Life has been tough on the dusty streets of Bakersfield lately.
This city of 350,000 in the flat, dry centre of California’s Central Valley has suffered the recession worse than most places in the United States. Its agricultural, oil and aerospace industries have suffered, leaving a 14 per cent unemployment rate and countless boarded-up shopfronts.
So you would think that President Barack Obama’s delivery of $6-billion in federal spending would have cheered everyone up, and maybe won him some votes – especially when that money is to be spent on building the local branch of a $26-billion ultra-high-speed bullet-train line that will whip residents off to San Francisco or Los Angeles in an hour.
It would be a real boon in a town where, as Buck Owens famously sang, it takes “a thousand miles of thumbing” and a set of worn-out heels just to get out of town.
But this is Bakersfield, one of the most conservative places in the western U.S., where big government projects backed by a Democratic president are about as popular as rainbow flags and Greenpeace stickers, neither of which are to be found among the countless bail-bond shops and liquor stores.
So the high-speed rail line has become a potent election target for the city’s Tea Party-dominated Republican Party, for whom it is almost a perfect emblem of big-government excess. After all, not only will it be paid for through tax revenues (and debt), but it will also require the government to appropriate and divide private property – a veritable libertarian’s nightmare. As a result, the election has become something of a contest to denounce the rail project as loudly as possible.
On top of that, the Republican-heavy city government has responded to the project by suing it, partly on practical grounds – the train tracks, raised 21 metres above the ground on pylons, are described as impractical and eyesores – but also because it just isn’t something they feel government should be doing.
“The big picture is that the fiscal solvency of the state is a big issue,” says Jim Eggert, Bakersfield’s planning director, who is building the case for the city’s anti-rail lawsuit. “This project and its deadlines are all being driven by federal infusions of money – and that’s just not a great way to do something like this.”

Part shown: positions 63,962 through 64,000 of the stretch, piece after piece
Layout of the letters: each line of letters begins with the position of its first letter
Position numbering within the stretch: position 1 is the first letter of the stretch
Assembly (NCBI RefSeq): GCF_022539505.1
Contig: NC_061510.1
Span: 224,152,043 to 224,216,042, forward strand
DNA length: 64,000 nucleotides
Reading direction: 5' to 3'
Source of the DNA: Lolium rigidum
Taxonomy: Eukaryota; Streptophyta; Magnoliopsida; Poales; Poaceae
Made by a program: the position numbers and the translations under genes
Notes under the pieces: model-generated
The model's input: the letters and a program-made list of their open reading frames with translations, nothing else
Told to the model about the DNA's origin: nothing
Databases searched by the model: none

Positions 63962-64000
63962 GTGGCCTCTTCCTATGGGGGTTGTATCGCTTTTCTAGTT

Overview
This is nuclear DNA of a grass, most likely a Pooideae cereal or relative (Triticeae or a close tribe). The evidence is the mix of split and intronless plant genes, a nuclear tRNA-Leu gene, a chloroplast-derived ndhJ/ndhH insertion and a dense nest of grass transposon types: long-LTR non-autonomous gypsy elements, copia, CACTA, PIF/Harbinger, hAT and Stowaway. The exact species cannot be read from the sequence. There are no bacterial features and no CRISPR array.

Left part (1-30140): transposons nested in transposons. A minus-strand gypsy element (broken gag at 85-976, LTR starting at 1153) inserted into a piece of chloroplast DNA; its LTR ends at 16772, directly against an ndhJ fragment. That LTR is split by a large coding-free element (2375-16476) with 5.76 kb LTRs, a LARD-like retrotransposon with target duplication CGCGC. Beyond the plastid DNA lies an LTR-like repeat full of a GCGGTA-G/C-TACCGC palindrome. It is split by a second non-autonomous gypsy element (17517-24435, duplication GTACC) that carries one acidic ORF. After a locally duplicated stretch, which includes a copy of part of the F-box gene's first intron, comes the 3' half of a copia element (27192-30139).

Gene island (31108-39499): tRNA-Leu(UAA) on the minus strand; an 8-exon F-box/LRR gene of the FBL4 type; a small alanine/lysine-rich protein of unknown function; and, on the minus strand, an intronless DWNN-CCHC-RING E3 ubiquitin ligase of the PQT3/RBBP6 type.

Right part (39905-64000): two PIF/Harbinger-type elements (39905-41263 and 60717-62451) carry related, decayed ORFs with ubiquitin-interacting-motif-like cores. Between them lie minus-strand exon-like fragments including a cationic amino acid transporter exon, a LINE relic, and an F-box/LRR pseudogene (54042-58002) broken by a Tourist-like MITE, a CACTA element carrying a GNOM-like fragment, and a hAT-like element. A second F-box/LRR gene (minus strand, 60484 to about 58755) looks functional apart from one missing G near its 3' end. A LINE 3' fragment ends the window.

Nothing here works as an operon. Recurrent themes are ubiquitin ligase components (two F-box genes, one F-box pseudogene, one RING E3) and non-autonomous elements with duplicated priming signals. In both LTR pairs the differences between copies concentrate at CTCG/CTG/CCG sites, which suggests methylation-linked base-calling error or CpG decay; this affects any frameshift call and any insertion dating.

For the city’s community of train enthusiasts, Democrats and people who’d like to get out of town faster, this has been a difficult struggle.
Governor Jerry Brown, an outspoken advocate of the project, visited Bakersfield this week to argue that the train, which will glide between Los Angeles and San Francisco in two and a half hours, will be economically important and crucial to his state’s recovery. But he had little audience here – a situation that makes supporters roll their eyes.
“The federal government has infused $6-billion into the economy,” says John Spaulding, a union official who has become an outspoken backer of the project, in part because it would create employment for his union’s members.
“It’s a huge job opportunity and it’ll be a huge boon for our economy,” he adds. “We’ve been stagnating for a while.”
Three years after President Barack Obama announced a major plan to bring high-speed intercity rail lines, of the sort familiar to European and Asian travellers, to the United States – an $8-billion part of his stimulus plan, the American Recovery and Reinvestment Act – and the launch of a proposed $53-billion, six-year building program, they have become central to political battles in many of the states involved, and a big issue in Mr. Obama’s re-election bid.
Florida: A Tampa-Orlando rail line was cancelled last year after Republican Governor Rick Scott rejected all projects funded by Mr. Obama’s administration.
Ohio: The state’s section of a Chicago-Philadelphia rail hub was cancelled after Republican Governor John Kasich opposed it in 2010.
Wisconsin: The Milwaukee-Chicago line was also cancelled in 2010, after Republican Governor Scott Walker, a famously rigid fiscal conservative, said he would not accept it.
Texas: Work on high-speed lines linking Houston and Dallas and Oklahoma City and Dallas began in 2010 – in part because Republican Governor Rick Perry has been a fairly enthusiastic backer of rail.